There is hope in New Delhi that everything will be sealed and signed this autumn, but protracted negotiations, especially over costing could be unhelpful as various lobbies are at work.

news Wednesday, February 25, 2015 - 05:30

Chitra Subramaniam| The News Minute| June 29, 2014| 6.00 pm IST

There will be toasts and tributes, pomp and perhaps even some glory. But what will be the story or rather, what will be on the menu when French Foreign Minister Laurent Fabius and India’s Foreign Minister Sushma Swaraj sit down to talk?

Three issues will be on the cards – the multi-billion dollar Rafale combat aircraft, the Jaitapur nuclear power plant and climate change. Not much more can be attempted in a 48-hour visit with a government that is just about that many days old and still learning the ropes. On Monday, India’s PSLV rocket will launch a French satellite from Sriharikota in Andhra Pradesh, the second time that India is doing so. 

But all eyes and ears will be riveted on how fast or slowly the two countries will move to ink the contract to buy 126 Rafale medium multirole combat aircraft (MMRCA) as a test of the new government’s resolve to secure India’s seas, skies and grounds. The French fighter plane was selected by India some two years ago and negotiations between the Defence Ministry and Dassault Aviation which makes the planes have been tripping over pricing and work-sharing between the two sides. 

“The biggest beneficiary of the new decisiveness would be the Air Force, struggling to maintain its traditional conventional edge against Pakistan,” noted defence correspondent Nitin Gokhale has written in his blog. During an extensive briefing at the Air HQ “an apparently concerned (Jaitley) had just one question to ask: how much money would be required once the contract is signed. The IAF’s answer: Rs 100,000 crores spread over 10 years immediately evoked a positive reaction from Jaitley,” writes Gohkale.” Read the blog here. 

There is hope in New Delhi that everything will be sealed and signed this autumn, but protracted negotiations, especially over costing could be unhelpful as various lobbies are at work. A senior European analyst who closely watches this segment told The News Minute (TNM) the word in the market is that fighter deal with France is going nowhere. He went so far as to suggest that according to some “France has missed the opportunity and the Rafale deal will most likely fade away.”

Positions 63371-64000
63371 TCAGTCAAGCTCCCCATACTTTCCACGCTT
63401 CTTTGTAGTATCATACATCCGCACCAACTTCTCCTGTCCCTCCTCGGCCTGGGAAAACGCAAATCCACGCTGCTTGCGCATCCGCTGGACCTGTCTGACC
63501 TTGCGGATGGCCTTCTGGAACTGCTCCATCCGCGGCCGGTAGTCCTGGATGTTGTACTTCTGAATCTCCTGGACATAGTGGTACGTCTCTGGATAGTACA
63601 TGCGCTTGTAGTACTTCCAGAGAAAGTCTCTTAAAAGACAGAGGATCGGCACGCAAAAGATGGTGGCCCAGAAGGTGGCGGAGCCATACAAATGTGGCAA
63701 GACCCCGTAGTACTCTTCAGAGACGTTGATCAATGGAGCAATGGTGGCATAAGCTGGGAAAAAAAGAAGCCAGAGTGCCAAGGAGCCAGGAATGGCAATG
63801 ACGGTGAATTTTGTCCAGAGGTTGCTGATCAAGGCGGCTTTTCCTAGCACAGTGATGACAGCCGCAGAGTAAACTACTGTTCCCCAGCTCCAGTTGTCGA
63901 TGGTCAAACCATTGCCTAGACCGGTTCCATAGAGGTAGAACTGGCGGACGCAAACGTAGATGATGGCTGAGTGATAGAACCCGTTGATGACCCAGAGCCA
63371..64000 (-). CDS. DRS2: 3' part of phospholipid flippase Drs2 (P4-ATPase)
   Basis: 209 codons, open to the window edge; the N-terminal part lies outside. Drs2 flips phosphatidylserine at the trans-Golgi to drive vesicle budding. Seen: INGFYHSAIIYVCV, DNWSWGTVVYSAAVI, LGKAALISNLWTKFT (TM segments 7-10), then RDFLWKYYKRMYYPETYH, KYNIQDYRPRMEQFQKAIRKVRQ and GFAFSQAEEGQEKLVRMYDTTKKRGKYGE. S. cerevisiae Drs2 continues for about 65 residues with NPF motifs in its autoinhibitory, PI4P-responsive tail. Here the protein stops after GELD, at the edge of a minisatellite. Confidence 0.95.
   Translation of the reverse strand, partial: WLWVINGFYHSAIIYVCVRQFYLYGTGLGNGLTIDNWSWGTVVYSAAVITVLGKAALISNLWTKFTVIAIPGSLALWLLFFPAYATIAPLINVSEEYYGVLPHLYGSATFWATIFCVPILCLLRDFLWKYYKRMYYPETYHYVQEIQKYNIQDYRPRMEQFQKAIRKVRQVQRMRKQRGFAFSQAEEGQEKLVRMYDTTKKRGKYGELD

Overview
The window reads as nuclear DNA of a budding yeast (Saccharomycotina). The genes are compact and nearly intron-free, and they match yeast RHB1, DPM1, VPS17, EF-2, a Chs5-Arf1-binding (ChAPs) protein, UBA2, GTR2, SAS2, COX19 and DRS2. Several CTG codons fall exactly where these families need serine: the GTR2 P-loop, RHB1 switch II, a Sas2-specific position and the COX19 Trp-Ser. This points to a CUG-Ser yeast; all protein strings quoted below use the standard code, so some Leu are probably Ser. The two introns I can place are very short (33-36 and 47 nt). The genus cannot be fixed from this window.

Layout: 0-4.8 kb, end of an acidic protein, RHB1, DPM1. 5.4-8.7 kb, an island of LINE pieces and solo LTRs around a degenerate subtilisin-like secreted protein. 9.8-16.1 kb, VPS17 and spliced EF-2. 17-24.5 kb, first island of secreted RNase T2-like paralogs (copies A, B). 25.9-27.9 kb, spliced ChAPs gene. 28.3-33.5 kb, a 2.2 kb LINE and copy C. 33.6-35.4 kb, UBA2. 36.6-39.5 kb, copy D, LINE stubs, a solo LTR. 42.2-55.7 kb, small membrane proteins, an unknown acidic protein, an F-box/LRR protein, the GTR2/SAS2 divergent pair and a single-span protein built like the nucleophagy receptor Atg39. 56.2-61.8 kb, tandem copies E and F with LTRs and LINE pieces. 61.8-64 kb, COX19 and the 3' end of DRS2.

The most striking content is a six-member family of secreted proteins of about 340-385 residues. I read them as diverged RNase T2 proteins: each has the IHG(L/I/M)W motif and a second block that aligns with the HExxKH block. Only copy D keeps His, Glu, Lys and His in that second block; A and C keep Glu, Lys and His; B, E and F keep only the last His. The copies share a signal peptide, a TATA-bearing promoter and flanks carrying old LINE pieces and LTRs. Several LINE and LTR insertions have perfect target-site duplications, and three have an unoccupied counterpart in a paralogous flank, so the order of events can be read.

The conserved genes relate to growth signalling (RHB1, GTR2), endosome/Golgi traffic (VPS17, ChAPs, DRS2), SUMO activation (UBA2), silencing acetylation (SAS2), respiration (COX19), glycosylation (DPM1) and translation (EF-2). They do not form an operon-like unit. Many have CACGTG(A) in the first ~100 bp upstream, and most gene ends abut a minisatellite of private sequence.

“The high cost of the Rafale and India’s current push towards indigenization are important factors that will kick in at this moment,” the analyst said adding, “India may decide to go with their local single engine fighter and enter into a deal to upgrade their MIGs.” The single engine fighter is a reference to the HAL-made Light Combat Aircraft (LCS) Tejas which is a favourite with some groups who are pushing for its early induction. Tejas has been on the cards for some years now. 

As the two countries discuss the Rafale, feathers will most likely be ruffled as New Delhi and Paris discuss the Jaitapur nuclear power project under which France is expected to install six nuclear power plants. The issue of India’s civil nuclear liability law – which transfers the onus to the supplier in case of a mishap – will also be discussed. Nuclear power is the primary source of energy in France. 

This track is also being watched closely as in recent years, India has moved close to the United States without receiving much in return. While Washington spoke eloquently about the Asian pivot, India was neither consulted nor included in any of talks between the US, the Philippines, Japan and Australia. Indo-French cooperation in this sector will up the ante in many capitals and markets around the world. 

Fabius, former Prime Minister of France with ambitions of returning his job at the first opportunity will not be looking to return home empty handed. Called gauche caviar or a limousine liberal in a country of 60 million people where unemployment has crossed the double-digit mark, Fabius comes from a wealthy family of antique dealers and is variously seen as intelligent and ruthless. 

He also regularly puts his foot in his mouth. The most famous auto-goal was when he announced that Francois Hollande will never become the President of France, a remark that was shot down across the board for being arrogant an elitst.

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